This is the second part of our two-part look at essential nutrients. Last week’s blog looked at essential minerals; this week we take a look at vitamins and what they do.
Vitamins are organic compounds we require in tiny amounts. Not to be confused with organic food and produce, chemists use the phrase organic compounds to indicate that the molecule contains carbon. So the study of organic chemistry is essentially the study of carbon chemistry.
What is a vitamin?
An organic chemical compound (or related set of compounds) is called a vitamin when we cannot synthesise it in sufficient quantities in our bodies and we therefore have to obtain through our diets. So whether or not something is a “vitamin” depends on the circumstances and on the particular organism. For example, ascorbic acid (vitamin C) is a vitamin for humans, but not for most other animals, and biotin (vitamin H) and vitamin D are required in the human diet only in certain circumstances. Vitamins are classified by their biological and chemical activity and not their structure.
Types of Vitamins
Vitamins are classified as water-soluble (they can dissolve in water) or fat-soluble (they can dissolve in fat). For humans there are 4 fat-soluble (A, D, E, and K) and 9 water-soluble (8 B vitamins and vitamin C) vitamins – a total of 13. Water soluble vitamins need to be consumed more regularly because they are eliminated faster and are not readily stored. Urinary output is a good predictor of water-soluble vitamin consumption. Bacteria manufacture several water-soluble vitamins. Fat soluble vitamins are absorbed through the intestines with the help of fats (lipids). They are more likely to accumulate in the body because they are harder to eliminate quickly. Excess levels of fat-soluble vitamins are more likely than with water-soluble vitamins – this condition is called hypervitaminosis. We know that most vitamins are involved in many different reactions, which means they have several different functions. Below is a list of vitamins, and some details we know about them:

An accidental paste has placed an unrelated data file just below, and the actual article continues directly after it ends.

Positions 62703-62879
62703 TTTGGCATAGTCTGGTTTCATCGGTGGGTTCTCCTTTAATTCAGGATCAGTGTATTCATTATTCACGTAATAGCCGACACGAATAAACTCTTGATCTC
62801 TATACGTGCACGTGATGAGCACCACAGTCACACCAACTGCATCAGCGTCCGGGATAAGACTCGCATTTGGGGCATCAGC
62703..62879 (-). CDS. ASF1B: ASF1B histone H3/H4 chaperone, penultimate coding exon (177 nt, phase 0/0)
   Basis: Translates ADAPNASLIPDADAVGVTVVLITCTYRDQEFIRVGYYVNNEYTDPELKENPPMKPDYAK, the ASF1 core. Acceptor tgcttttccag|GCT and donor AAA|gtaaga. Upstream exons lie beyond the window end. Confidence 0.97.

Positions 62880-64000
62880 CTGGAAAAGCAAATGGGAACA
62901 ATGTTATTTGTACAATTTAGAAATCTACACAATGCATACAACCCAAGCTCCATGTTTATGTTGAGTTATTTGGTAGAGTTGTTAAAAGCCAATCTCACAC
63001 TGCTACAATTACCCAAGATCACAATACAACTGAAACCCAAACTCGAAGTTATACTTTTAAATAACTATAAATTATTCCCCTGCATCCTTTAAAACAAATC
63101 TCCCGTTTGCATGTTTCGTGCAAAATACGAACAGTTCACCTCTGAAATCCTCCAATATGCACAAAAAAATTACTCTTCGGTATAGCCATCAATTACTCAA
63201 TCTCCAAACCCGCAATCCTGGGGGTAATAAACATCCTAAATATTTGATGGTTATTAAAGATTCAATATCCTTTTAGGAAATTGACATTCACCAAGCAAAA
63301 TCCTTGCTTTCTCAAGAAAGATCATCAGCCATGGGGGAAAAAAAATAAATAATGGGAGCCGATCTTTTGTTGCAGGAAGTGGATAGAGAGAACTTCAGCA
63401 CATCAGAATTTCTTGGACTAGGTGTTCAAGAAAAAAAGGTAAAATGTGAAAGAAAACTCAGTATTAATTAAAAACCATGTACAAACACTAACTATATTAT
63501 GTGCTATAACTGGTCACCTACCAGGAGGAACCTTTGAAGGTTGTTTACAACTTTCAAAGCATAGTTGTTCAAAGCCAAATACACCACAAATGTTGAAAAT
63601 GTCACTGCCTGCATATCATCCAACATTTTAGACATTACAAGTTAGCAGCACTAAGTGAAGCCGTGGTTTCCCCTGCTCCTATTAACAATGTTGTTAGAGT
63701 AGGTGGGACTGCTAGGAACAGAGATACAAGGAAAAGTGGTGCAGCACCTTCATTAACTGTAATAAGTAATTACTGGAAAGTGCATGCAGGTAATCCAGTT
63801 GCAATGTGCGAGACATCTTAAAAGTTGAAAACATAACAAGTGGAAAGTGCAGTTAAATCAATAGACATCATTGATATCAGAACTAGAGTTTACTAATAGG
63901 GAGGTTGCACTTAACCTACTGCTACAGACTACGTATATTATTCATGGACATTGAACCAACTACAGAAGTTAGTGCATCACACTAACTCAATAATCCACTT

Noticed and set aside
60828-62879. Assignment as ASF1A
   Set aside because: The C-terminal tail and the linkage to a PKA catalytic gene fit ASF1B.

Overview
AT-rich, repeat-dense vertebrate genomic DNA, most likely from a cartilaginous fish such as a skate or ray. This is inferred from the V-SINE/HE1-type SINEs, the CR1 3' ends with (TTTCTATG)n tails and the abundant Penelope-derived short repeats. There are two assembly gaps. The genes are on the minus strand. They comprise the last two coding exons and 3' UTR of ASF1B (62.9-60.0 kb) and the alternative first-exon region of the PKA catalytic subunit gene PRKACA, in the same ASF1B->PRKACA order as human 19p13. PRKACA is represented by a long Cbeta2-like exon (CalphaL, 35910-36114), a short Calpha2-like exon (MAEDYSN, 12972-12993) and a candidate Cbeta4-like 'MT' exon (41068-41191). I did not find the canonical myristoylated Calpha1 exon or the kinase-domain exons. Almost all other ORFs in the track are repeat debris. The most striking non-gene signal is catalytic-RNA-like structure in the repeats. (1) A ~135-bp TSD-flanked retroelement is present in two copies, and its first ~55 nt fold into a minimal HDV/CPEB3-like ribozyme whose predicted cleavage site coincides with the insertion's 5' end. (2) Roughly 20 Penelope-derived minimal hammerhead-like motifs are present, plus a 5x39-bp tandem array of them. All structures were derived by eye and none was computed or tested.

Chemical name – Retinol, Retinoids and Carotenoids.
Solubility – fat.
What does it do? Vitamin A has multiple functions, it is important for growth and development, for the maintenance of the immune system and good vision. Vitamin A is needed by the retina of the eye in the form of retinal, which combines with protein opsin to form rhodopsin the light – absorbing molecule,  that is necessary for both low-light (scotopic vision) and color vision.
Deficiency disease – Night-blindness.
Overdose disease – Keratomalacia (degeneration of the cornea).
Chemical name – Thiamine.
Solubility – water.
What does it do? Thiamine is used in the biosynthesis of the neurotransmitter acetylcholine
Deficiency disease – detrimental neurological effects if not present in the diet. Beriberi, Wernicke-Korsakoff syndrome.
Overdose disease – rare hypersensitive reactions resembling anaphylactic shock when overdose is due to injection. Drowsiness.
Chemical name – Riboflavin.
Solubility – water
What does it do? Vitamin B2 is required for a wide variety of cellular processes. It plays a key role in energy metabolism, and for the metabolism of fats, carbohydrates, and proteins.
Deficiency disease – ariboflanisosis (mouth lesions, seborrhea, and vascularization of the cornea).